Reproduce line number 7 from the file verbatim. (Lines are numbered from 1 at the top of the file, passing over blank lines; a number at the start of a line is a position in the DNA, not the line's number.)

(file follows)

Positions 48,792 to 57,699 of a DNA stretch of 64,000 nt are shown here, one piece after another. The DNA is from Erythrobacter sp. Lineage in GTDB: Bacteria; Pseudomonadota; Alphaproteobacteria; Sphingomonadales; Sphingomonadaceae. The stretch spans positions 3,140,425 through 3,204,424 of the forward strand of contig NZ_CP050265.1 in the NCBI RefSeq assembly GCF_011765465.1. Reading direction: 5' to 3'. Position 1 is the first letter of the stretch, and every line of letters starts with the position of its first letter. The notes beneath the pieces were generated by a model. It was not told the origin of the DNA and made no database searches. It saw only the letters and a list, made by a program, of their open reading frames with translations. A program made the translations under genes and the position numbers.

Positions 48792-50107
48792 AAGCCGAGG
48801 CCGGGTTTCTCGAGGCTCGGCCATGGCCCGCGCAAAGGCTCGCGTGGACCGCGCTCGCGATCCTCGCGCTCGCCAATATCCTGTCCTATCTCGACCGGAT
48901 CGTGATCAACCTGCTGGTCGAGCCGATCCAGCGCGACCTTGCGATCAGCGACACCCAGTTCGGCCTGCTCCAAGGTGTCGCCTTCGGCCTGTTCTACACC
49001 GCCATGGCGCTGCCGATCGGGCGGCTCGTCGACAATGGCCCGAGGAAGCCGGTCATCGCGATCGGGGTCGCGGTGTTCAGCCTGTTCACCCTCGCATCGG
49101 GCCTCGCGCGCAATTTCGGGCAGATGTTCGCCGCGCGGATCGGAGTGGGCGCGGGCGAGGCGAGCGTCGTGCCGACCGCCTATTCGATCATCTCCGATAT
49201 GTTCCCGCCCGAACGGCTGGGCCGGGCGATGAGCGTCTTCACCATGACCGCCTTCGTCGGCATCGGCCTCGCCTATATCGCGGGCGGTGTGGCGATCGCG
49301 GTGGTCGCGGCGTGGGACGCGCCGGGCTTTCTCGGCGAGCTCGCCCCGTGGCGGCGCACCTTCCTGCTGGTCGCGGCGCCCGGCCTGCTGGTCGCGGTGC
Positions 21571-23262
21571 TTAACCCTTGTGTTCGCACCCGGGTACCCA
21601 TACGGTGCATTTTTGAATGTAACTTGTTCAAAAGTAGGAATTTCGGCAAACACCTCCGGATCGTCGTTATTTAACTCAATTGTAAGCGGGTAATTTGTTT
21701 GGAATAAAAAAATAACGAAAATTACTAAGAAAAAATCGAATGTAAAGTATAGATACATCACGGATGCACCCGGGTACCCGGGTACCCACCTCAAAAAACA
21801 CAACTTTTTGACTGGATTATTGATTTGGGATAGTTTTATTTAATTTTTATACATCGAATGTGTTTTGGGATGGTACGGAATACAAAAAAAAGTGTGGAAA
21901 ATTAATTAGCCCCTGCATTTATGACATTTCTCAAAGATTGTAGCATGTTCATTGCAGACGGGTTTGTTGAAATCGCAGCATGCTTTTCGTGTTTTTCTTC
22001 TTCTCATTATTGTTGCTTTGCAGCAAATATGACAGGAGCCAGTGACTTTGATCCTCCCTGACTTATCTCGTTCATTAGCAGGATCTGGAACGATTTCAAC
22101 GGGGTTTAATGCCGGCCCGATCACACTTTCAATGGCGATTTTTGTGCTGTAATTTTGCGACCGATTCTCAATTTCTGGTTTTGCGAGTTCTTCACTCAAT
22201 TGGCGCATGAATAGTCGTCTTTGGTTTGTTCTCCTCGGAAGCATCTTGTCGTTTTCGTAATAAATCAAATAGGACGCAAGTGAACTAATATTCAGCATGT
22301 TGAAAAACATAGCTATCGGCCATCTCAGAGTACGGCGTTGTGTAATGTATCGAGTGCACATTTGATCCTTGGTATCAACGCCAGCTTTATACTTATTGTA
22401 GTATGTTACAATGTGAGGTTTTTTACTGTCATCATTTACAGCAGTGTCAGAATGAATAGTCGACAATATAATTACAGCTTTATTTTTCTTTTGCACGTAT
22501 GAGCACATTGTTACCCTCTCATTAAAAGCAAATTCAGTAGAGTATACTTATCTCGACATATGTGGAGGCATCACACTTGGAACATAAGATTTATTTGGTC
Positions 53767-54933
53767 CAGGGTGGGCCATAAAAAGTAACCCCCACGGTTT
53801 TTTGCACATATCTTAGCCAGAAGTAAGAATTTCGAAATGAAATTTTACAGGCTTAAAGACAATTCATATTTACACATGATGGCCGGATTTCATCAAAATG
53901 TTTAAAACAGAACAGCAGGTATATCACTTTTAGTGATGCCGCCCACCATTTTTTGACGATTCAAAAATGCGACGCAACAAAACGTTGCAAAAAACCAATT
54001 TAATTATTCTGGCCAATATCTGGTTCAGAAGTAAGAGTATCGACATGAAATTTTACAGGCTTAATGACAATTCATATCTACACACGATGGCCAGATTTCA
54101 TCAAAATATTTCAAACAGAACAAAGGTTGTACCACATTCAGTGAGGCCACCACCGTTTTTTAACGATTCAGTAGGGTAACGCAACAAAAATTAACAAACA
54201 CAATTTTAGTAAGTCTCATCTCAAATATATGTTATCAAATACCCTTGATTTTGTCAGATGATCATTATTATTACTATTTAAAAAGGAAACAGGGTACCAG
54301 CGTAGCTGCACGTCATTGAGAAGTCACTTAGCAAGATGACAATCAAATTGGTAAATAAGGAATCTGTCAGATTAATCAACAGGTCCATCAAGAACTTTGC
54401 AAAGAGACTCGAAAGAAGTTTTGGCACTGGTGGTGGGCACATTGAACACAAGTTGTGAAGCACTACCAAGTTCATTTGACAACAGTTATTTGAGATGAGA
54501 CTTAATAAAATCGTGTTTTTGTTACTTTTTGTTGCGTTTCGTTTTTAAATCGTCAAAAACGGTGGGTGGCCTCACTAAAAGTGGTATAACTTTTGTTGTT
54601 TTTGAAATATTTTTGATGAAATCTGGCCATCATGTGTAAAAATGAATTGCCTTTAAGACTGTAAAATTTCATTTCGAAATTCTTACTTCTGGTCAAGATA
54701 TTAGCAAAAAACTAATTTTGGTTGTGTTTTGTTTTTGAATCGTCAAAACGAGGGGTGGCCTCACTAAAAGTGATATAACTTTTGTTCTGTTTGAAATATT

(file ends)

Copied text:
49101 GCCTCGCGCGCAATTTCGGGCAGATGTTCGCCGCGCGGATCGGAGTGGGCGCGGGCGAGGCGAGCGTCGTGCCGACCGCCTATTCGATCATCTCCGATAT